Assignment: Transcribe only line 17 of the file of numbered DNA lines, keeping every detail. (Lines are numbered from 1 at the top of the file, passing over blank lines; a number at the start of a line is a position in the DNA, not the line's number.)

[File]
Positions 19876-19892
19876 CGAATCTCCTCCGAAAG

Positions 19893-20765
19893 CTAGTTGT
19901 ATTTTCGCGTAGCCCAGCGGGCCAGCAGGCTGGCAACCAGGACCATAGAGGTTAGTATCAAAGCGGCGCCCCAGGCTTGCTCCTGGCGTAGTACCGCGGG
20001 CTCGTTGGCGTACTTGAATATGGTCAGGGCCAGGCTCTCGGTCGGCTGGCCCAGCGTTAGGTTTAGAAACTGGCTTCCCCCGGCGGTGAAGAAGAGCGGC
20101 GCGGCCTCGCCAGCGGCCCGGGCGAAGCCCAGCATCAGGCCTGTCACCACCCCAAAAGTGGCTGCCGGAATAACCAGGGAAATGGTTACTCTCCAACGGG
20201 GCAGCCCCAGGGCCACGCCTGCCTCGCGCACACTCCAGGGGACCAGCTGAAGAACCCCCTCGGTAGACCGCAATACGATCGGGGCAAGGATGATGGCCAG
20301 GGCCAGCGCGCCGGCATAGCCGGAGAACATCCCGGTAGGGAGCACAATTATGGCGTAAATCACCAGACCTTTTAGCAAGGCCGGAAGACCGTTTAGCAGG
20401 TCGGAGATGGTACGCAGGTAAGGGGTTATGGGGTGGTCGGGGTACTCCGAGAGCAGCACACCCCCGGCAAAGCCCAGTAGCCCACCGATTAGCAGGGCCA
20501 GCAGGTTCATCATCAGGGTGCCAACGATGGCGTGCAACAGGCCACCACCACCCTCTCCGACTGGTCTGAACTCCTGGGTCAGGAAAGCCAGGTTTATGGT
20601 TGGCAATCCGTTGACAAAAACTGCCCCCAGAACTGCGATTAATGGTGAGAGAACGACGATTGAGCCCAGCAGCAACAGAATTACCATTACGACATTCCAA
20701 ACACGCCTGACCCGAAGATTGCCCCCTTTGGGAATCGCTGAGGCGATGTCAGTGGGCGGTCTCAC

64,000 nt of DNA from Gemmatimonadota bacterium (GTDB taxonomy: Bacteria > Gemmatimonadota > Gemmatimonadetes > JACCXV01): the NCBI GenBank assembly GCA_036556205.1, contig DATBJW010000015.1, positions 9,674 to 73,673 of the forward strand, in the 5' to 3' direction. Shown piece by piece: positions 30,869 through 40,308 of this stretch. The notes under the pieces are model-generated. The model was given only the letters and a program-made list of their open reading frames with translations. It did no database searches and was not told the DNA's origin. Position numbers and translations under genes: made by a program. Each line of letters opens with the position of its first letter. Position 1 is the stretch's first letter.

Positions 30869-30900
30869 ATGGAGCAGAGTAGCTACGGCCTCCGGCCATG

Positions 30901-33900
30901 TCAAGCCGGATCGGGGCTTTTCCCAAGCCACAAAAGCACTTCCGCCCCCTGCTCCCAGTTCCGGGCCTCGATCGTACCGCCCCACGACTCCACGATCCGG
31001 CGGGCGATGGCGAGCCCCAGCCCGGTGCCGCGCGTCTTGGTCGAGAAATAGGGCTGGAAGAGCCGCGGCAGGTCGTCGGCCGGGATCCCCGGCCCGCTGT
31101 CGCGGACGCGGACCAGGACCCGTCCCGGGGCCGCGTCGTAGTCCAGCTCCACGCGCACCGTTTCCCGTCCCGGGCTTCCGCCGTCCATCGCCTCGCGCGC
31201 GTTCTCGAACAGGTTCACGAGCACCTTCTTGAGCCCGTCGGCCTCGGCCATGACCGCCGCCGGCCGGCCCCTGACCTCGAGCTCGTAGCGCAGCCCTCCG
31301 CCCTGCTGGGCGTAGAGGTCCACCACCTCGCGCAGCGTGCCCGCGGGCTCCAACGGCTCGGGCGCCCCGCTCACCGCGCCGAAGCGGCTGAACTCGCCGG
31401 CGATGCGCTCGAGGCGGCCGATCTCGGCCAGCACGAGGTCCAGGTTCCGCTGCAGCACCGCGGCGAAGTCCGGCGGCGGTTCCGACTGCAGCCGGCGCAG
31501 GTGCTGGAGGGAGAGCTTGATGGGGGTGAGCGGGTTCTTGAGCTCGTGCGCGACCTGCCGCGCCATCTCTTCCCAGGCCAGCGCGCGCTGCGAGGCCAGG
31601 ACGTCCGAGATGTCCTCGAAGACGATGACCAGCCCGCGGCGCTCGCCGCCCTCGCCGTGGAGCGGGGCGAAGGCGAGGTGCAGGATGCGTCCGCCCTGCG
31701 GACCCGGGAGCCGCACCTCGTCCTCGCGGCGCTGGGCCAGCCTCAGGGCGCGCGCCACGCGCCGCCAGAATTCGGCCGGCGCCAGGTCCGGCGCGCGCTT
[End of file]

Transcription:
Positions 30901-33900